Preventing Coronary Artery Disease with Dr. Shilpa Saxena: Rational Wellness Podcast 224

Dr. Shilpa Saxena speaks about Preventing Coronary Artery Disease with Dr. Ben Weitz.

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Podcast Highlights

3:23  The reason why cholesterol plaques form in our arteries is because many of us live poor lifestyles.  We consume more calories than we burn off and not the right kind of calories. We are overly stressed and we don’t the amount and type of restful sleep that we need. This results in too many cholesterol molecules travelling through inflamed blood vessels.  This results in the cholesterol becoming oxidized. The body doesn’t want this oxidized, inflamed cholesterol floating around, so it stores it under the endothelial layer of the arteries.  If you continue with poor lifestyle choices, this oxidized cholesterol plaque will continue to build up.

5:32  The relationship between diet and heart disease.  Any foods that inflame your body, including processed foods, foods that spike your blood sugar and insulin, foods that you are allergic or sensitive to can all irritate your immune system and create inflammation, increasing heart disease risk.

6:31  Diet needs to be individualized for each person. This is also the case for eating fats. Some people do great eating a higher saturated fat diet, while others do not.  Whether or not saturated fat contributes to heart disease is controversial and individual.  Some people can eat a lot of coconut oil and they feel good and their lipoprotein levels look good, but others do not. And certain types of saturated fats, such as the types of saturated fat that comes from coconut or avocado, is higher quality than saturated fat coming from animals.  We need to see for each person if eating certain foods, say like bacon and eggs, 1. do they feel good?, and 2. how do their labs look?  And if both of these are positive, then that is a good way for that person to be eating.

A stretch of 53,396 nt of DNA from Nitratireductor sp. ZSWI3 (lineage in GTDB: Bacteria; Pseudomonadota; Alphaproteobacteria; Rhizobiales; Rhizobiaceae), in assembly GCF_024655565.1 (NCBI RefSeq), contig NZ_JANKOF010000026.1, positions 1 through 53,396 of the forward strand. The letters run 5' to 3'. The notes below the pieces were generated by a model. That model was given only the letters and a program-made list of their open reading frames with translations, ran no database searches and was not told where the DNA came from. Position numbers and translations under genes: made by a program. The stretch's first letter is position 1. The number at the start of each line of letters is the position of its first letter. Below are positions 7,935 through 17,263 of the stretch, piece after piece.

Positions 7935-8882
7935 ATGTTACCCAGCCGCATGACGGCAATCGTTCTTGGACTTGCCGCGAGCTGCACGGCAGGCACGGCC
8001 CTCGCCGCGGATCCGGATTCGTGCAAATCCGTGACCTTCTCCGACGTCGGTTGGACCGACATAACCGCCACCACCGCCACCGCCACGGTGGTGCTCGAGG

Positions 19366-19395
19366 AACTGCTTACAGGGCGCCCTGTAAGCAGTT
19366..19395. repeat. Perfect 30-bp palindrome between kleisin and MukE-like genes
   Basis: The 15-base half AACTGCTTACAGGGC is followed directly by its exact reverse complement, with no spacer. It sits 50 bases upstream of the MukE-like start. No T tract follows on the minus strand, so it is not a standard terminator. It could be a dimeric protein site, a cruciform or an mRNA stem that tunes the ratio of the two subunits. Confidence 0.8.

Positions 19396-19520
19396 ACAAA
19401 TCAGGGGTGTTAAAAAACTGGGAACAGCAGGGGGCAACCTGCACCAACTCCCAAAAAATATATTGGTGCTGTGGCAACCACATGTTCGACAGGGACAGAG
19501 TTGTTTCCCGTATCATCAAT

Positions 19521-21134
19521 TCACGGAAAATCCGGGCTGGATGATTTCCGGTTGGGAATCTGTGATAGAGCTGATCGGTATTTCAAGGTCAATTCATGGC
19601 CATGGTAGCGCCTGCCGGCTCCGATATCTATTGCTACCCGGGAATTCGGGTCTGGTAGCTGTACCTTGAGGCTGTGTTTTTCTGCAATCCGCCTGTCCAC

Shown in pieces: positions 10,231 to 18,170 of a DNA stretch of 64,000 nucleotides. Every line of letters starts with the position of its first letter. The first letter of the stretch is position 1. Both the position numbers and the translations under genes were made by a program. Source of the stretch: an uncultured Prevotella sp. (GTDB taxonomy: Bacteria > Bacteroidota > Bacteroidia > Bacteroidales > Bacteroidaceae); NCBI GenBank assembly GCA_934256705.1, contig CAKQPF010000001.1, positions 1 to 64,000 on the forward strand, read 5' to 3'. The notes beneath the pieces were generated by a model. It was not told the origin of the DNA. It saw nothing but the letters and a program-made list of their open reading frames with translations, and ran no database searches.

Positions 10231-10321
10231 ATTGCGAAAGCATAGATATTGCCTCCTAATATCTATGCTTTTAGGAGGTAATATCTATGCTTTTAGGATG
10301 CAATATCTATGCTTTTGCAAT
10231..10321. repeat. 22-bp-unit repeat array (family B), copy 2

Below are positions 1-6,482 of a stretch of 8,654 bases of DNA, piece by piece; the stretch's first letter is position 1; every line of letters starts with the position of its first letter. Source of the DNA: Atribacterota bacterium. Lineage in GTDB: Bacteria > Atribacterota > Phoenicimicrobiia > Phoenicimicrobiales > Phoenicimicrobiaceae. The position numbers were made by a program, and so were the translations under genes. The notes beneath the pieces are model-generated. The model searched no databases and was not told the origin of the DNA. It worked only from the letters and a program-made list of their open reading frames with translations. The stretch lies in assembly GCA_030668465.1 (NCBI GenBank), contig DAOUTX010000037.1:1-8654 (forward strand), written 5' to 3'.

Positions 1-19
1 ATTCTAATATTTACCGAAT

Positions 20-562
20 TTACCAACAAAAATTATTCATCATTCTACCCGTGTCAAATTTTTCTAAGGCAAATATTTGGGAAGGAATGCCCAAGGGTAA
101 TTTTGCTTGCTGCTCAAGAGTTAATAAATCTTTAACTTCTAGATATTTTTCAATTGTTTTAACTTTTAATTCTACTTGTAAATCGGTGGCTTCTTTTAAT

10:41  In terms of general recommendations for diet, the Mediterranean diet is the most studied diet for the prevention of coronary artery disease.  The Mediterranean diet is more plant-based with less animal protein, though with an emphasis on fish, and less sugar, with occasional wine, and healthier fats like olive oil. Dr. Saxena recommends that the carbohydrates that you include be whole grains and lower glycemic impact carbs so that you control blood sugar and insulin levels. Insulin resistance that develops from eating high glycemic carbs and sugar will result in your cholesterol being oxidized and turning your cholesterol into small, dense LDL particles, which increases plaque risk.